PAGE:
Approximately 2 million American sustain traumatic head injuries annually, most of which are considered mild. Despite the seemingly mild proportions of the trauma sustained, many injured individuals develop shortly after a debilitating headache, which can persist for months and even years. In many patients with post traumatic headache (PTH), treatment remains unsatisfactory leading to suffering and poor quality of life. Despite the relatively high prevalence of PTH, its underlying pathophysiology remains poorly defined. This lack of understanding greatly hinders the development evidence-based pain management to alleviate PTH pain. In preliminary experiments, we have used a rat model of mild traumatic closed-head injury. We have found that such relatively mild trauma can promote the activation of putative nociceptive afferent neurons that innervate the periosteal lining of the skull. Our data also indicate that similar to patients suffering from PTH, head trauma in rats can also lead to pericranial tactile pain hypersensitivity. Finally, our data suggests that mild head trauma promotes persistent inflammation within the skull's periosteum, a process which could serve as a mechanism that initiates and sustains the activation of calvarial periosteal afferents and the ensuing PTH and its related pericranial pain hypersensitivity. Based on this pilot data, we propose a series of exploratory single-unit electrophysiological recording, behavioral, histological and pharmacological studies that will begin to address our working hypothesis that upon head trauma, the skull's periosteum serves as a key peripheral site that contributes to the development of PTH. We propose to employ a rat model of mild closed-head injury to address the following 3 specific aims:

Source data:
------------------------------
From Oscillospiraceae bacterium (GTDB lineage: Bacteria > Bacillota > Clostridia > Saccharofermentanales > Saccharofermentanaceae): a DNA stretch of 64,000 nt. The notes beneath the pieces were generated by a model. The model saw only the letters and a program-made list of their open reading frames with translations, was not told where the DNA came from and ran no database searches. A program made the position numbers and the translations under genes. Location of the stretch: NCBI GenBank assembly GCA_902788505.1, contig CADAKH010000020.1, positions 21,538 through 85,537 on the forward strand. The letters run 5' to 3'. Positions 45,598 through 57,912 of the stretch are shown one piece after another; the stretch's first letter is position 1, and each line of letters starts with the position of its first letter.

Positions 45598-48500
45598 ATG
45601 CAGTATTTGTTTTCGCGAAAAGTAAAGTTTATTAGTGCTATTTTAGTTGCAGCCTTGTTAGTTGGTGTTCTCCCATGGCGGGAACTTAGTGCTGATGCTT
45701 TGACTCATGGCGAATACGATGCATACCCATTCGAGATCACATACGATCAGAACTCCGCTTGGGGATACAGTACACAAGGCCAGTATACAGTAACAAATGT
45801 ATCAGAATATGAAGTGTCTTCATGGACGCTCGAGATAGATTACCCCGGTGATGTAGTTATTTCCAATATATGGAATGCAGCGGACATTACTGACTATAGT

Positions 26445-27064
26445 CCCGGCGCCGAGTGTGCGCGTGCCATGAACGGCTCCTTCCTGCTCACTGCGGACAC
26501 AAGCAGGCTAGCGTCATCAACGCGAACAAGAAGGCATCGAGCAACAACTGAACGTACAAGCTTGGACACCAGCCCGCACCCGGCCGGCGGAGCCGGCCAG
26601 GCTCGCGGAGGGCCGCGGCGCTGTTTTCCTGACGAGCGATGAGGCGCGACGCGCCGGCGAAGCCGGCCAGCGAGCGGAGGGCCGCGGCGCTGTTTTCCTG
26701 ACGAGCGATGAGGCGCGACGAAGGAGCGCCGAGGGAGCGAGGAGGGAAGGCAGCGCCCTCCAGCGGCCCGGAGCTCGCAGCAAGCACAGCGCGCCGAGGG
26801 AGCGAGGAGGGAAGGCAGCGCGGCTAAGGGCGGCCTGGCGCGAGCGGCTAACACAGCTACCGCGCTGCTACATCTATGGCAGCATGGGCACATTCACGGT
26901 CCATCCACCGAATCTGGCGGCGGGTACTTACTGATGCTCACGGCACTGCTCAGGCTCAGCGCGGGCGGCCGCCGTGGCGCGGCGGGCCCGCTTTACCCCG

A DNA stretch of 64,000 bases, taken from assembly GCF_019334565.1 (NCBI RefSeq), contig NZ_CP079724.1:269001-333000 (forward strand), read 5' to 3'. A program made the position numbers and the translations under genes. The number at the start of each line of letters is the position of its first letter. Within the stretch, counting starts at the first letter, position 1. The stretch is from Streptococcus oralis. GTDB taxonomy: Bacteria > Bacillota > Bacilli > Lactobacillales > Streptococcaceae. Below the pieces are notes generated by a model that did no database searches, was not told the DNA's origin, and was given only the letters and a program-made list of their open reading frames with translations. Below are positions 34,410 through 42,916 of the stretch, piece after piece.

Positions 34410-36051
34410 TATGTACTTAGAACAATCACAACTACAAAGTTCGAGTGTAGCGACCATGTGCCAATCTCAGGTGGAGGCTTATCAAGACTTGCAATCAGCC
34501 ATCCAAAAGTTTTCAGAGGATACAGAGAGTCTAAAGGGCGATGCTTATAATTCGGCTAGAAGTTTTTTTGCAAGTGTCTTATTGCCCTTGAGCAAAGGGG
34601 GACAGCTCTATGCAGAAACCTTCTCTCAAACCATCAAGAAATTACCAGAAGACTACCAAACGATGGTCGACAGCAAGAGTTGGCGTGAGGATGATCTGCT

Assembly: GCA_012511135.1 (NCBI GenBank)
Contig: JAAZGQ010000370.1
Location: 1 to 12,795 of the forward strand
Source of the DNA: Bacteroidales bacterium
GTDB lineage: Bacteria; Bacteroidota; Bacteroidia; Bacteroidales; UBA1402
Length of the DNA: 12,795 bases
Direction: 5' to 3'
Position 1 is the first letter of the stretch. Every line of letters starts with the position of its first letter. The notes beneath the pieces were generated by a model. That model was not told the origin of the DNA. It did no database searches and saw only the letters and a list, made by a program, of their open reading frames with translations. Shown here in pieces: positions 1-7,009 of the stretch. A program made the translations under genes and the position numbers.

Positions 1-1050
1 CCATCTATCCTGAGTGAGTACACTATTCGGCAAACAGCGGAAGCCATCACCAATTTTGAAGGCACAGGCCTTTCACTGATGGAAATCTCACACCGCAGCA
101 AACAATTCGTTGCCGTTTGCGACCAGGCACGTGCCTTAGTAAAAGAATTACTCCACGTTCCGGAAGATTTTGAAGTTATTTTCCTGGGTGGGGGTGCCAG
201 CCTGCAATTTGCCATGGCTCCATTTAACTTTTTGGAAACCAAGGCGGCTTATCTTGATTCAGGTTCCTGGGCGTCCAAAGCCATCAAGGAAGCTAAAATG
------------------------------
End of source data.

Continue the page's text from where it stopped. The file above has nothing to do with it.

Aim 1 will test the hypothesis that following mild head trauma, calvarial periosteal afferents develop persistent ongoing activity and become hypersensitive to mechanical stimuli.
Aim 2 will test the hypothesis that mild head injury-evoked activation and hypersensitivity of calvarial periosteal afferents is manifested behaviorally as pericranial tactile hypersensitivity as seen in PTH patients.
Aim 3 will to test the hypothesis that mild head trauma leads to persistent inflammation within the calvarial periosteum, and that this process, in particular local action of inflammatory mast cells, contributes to the development of periosteal afferent activation/sensitization and pericranial tactile hypersensitivity. Results from this study will begin to shed more light on the pathophysiology of PTH and potentially lead to the expansion of the targets of interventions that can be used to alleviate the pain of PTH. Data collected will lead to further testable hypotheses on the cellular and molecular changes that contribute to the development of PTH.
Persistent post traumatic headache (PTH) after mild head injury remains hard to manage in part due to the poor understanding of the pathophysiology underlying this headache syndrome. The proposed study will employ a rodent model of traumatic closed-head injury to examine the relative contribution of the skull's periosteum in mediating PTH pain. As a result of this research, new targets and pharmacological interventions may be explored to alleviate the pain of PTH.
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